The objective of this lab design is to support NASA’s interest in long-term, manned flight and potential colonization of the moon and planets. Plants have been the focus for an important part of bioregenerative life support systems in which food is produced and human waste recycled. To this end NASA is supporting the development of experimental equipment designed to grow plants on the Space Shuttle and the International Space Station. At the same time that engineers are designing equipment for plant growth, it may be possible to develop animal rearing techniques to produce alternative food sources in space. The ideal farm in space would be designed as a closed system using highly-productive algae instead of a plan-based system.
Phytoplankton ====>oxygen + food =====> Brine Shrimp
(Dunaliella salina) <==carbon dioxide ? ammonia <==(Artemia sp.)
(above) Adult Brine Shrimp to be used in Biosphere 3.
Materials and Methods
1. Determination of Artemia and Dunaliella balance:
Use information found in literature information to determine the appropriate amount of Artemia to add to support the growth of Artemia (brine shrimp). Ideally the oxygen production by the algae to support the oxygen needs of the Artemia. Also address brine shrimp feeding rates, nitrogen production, and more. What are some other important variables to be concerned about in this system?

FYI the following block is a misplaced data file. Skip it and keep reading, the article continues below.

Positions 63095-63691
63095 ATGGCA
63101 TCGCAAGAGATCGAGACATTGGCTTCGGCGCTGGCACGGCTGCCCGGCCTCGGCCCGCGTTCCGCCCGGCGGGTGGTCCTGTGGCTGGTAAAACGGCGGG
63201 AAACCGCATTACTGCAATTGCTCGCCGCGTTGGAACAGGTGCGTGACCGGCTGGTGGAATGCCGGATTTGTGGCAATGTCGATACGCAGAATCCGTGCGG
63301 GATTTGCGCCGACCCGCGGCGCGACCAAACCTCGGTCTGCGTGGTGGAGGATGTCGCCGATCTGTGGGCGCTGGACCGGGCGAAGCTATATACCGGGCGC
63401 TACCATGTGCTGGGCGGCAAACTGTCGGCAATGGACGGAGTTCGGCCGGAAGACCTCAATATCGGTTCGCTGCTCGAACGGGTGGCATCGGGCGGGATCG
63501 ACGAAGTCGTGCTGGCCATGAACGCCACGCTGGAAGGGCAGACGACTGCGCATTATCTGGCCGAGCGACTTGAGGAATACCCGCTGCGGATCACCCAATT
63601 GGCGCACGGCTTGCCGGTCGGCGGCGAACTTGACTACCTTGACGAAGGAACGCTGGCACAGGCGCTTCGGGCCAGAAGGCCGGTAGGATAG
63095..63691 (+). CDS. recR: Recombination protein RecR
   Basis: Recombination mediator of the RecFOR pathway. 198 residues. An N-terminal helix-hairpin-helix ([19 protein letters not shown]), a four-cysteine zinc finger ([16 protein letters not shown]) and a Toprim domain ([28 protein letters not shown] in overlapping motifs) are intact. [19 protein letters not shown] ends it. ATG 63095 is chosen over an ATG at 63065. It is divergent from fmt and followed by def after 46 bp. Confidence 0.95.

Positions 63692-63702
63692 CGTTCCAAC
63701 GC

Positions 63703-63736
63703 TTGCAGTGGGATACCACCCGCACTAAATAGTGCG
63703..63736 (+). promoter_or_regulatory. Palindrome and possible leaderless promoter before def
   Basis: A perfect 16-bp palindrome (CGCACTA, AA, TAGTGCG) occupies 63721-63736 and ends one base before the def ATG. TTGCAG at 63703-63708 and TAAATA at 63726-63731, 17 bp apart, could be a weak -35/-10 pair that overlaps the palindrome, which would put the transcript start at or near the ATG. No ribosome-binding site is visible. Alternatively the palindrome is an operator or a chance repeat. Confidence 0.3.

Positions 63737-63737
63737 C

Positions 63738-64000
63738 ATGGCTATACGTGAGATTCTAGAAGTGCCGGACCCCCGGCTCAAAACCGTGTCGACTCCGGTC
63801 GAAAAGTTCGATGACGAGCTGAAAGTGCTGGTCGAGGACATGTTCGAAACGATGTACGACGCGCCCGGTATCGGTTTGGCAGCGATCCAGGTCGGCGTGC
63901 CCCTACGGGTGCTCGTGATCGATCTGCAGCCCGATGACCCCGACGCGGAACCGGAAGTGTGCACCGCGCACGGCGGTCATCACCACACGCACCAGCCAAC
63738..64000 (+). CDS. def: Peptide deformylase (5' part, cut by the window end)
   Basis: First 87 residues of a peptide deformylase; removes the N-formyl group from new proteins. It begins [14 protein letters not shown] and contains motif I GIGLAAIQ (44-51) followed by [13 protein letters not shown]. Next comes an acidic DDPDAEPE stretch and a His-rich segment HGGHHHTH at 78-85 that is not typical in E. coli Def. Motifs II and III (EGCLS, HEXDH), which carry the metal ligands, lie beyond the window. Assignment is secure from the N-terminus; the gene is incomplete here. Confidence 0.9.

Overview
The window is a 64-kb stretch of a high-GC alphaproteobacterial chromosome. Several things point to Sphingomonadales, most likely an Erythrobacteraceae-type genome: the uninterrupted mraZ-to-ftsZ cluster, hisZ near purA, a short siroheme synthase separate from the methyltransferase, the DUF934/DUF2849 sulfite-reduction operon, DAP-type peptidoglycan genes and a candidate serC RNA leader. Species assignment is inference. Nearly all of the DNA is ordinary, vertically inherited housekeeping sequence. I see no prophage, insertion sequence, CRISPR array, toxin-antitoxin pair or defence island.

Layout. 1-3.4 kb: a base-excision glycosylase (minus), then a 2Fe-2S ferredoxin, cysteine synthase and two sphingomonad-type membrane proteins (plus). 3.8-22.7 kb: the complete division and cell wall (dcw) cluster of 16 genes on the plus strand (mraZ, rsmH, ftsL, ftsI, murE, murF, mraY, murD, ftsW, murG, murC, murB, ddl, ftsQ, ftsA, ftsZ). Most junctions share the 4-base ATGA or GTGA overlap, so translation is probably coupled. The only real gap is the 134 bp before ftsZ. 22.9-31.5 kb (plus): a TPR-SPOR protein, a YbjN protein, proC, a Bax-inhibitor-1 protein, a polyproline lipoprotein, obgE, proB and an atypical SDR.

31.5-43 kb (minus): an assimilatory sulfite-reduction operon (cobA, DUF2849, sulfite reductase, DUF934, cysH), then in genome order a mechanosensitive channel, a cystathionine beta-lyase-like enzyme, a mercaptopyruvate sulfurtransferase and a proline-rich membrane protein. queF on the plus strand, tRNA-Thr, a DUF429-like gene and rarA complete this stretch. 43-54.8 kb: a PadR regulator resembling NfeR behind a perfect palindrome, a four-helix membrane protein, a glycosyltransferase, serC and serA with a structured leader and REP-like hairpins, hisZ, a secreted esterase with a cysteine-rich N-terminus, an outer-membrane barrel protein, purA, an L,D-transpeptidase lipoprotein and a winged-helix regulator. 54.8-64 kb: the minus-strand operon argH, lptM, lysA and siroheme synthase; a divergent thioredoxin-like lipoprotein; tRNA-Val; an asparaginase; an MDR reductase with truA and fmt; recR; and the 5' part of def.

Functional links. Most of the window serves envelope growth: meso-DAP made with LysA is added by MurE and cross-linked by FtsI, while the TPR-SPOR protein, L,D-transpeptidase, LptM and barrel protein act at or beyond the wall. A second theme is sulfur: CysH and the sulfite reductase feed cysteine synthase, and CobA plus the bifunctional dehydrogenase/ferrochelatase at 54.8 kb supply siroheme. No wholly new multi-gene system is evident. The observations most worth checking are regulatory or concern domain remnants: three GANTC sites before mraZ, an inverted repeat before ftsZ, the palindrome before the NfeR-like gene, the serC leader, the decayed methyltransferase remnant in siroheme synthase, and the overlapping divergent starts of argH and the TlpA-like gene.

A. Artemia (adult, 5-day old) metabolic rate: 221 pmol oxygen/individual *h
B. Dunaliella salina photosynthetic rate: 10 umol oxygen/ 10^7 cells * h
2. Select male and female (brooding) Artemia.
3. Bring tube volume to 30 ml autoclaved seawater or artificial seawater and seal lid with wax (closed system).
4. Monitor growth and viability of Artemia and Dunaliella.
Note: Think about what controls can be run along with the experimental set up described above.
An extension activity could be to measure the chlorophyll A (A670) before and after experiment to determine change in cell concentration.